“There simply are very few visible signs in today’s culture that says to young men that they have to respect the women in their lives. All around them the message is that they have to prove their manliness, and to do this they have to step all over women,” a social worker who councils rape victims told IRIN. “It’s no use when we mothers teach our sons to respect women, when they go out there and hear almost quite the opposite message. A young person’s peer group can often be the most influential grouping in their lives,” she said.

Double victimisation

According to the gender activist the “double victimisation” of rape victims has to end. Often a woman is treated with insensitivity and made to feel that she has done something wrong and that she should be put on trial for “allowing this to happen to her.” She told IRIN that understandably the police are overworked and underpaid, “but that was no excuse for treating a rape victim like she is the criminal. It doesn’t take very much to be sensitive and show some empathy when taking a statement from a rape victim.

“Would you report that you have been raped or that your husband or lover has abused you if you know that people are not going to believe you or that you are going to be treated as if you did something wrong? Government institutions need to send a clear message that they will support women who report that they have been raped, they have to and need to go the extra mile in letting a woman know that it is okay to go to the police, “ she said.

In her article Stevens noted: “Most women would rather not endure the procedure of reporting the crime, having just survived an experience of rape. Women are generally not given a separate room and a sympathetic ear. While the department (Safety and Security) is taking steps to improve police responsiveness, the current situation does limit the extent to which rapes are reported to police stations.”


Rape has both physical and mental effects, with the most deadly physical effect being the fear by victims that they are at risk of contracting HIV. “A big part of the ordeal for women is trying to get hold of drugs that will reduce their risk of contracting the disease. The problem is that these drugs are really expensive, and not all medical aids are willing to pay. How are ordinary South African women meant to afford an estimated R5,000 (about US $833)?” a medical practitioner asked.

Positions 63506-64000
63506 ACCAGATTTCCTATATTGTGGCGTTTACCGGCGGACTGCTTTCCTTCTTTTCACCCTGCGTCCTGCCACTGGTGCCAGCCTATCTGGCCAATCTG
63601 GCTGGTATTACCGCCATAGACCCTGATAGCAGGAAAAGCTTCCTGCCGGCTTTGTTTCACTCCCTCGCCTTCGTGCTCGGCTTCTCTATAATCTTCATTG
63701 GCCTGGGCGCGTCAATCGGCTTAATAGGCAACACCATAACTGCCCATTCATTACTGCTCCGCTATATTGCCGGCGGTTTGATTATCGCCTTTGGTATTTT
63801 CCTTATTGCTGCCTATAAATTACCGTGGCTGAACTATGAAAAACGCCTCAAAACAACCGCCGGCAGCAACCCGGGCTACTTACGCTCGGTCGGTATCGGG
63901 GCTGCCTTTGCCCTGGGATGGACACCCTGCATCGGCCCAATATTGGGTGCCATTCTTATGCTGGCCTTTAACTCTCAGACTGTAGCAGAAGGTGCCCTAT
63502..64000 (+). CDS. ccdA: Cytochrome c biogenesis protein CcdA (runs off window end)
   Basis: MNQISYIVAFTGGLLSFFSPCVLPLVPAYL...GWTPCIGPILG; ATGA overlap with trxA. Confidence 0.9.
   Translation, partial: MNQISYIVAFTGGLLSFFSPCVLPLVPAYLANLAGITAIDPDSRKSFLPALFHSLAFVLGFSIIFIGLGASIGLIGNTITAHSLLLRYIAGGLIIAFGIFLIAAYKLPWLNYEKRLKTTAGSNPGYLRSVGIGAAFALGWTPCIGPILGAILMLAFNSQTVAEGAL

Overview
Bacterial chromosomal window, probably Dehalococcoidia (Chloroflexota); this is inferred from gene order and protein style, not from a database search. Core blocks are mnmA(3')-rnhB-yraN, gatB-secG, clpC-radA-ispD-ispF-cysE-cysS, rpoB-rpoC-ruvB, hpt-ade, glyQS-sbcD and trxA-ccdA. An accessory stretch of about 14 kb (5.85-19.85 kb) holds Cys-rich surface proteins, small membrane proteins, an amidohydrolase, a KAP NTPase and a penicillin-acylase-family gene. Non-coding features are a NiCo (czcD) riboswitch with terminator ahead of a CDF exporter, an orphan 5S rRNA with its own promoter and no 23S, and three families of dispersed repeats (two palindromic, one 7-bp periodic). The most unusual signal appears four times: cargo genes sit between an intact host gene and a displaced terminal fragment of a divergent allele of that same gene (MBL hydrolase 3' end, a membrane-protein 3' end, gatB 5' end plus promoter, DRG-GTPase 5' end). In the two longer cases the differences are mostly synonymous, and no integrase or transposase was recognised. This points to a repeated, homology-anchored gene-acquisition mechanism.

“Added to the possibility of HIV is an unwanted pregnancy, other sexually transmitted diseases, injuries to internal organs, and fatal outcomes such as suicide,” she told IRIN. “The soul and the spirit often take much longer to heal, the damage to a woman’s sense of who she is and what she is, being probably the most difficult to overcome. Emotionally a woman is never the same again.”

According to the doctor, rape victims can also suffer from depression, fear, anxiety, low self-esteem, eating problems, obsessive compulsive disorder and post traumatic stress disorder.

Rape also affects the “social health” of the community, as women may choose to isolate themselves because of fear or shame, or the community might isolate women because they see the victim as having done something wrong. “A sphere of silence can develop where the family or even the community refuses to confront and acknowledge what has happened,” the gender activist said.

In general, violence against women can also have “inter-generational” consequences. According to the UN’s World Health Organisation, boys who witness their mother’s being beaten by their partners are more likely than other boys to use violence to solve their own problems or grow up believing that it is “okay” to hurt a women. Similarly girls who witness the same kind of violence are more likely to become involved in relationships in which their partners abuse them.

The way forward

One of the most difficult and yet one of the most important changes that needs to take place is in societal attitudes, activists told IRIN. “The issue is changing the perception - so deep seated it is often unconscious - that women are fundamentally of less value than men. It is only when women and girls gain their place as strong and equal members of society that violence against them will be viewed as a shocking aberration rather than an invisible norm,” UNICEF said in its 1997 Progress of Nations Report.

In South Africa, there needs to be a concerted effort to raise the profile of violence against women, analysts said. Every part of society has to become involved, the judiciary, the health system, the education department, non-governmental organisations and individual men and women. “We should be learning why men have problems with expressing intimacy and need to violently express power over women,” Stevens said.

She added: “Our health sector needs to develop better ways of serving women who have been violated that assist them in healing and having recourse to justice by better forensic medicine practice. And the police need to think through how to make it easier for women to feel enabled to report this violation, knowing that it often leads to naught.”

“Education is key in our fight,” said the gender activist. “We need to teach our children that violence committed against anybody regardless of their sex, race or religion is wrong, and we have to teach them that if they do hurt somebody there are consequences. Basically it boils down to teaching our children to respect human life,” she said.

According to the activist there also be some kind of legal literacy programme so that women know what to do if they are raped. “A large part of the trauma is that women simply don’t know what to do we have to tell women exactly what they should and shouldn’t do.”

She added: “The message needs to be made loud and clear that violence against women in any form will not be tolerated. It doesn’t matter what your status in society is, hurting a women is wrong.”

This article was produced by IRIN News while it was part of the United Nations Office for the Coordination of Humanitarian Affairs. Please send queries on copyright or liability to the UN. For more information: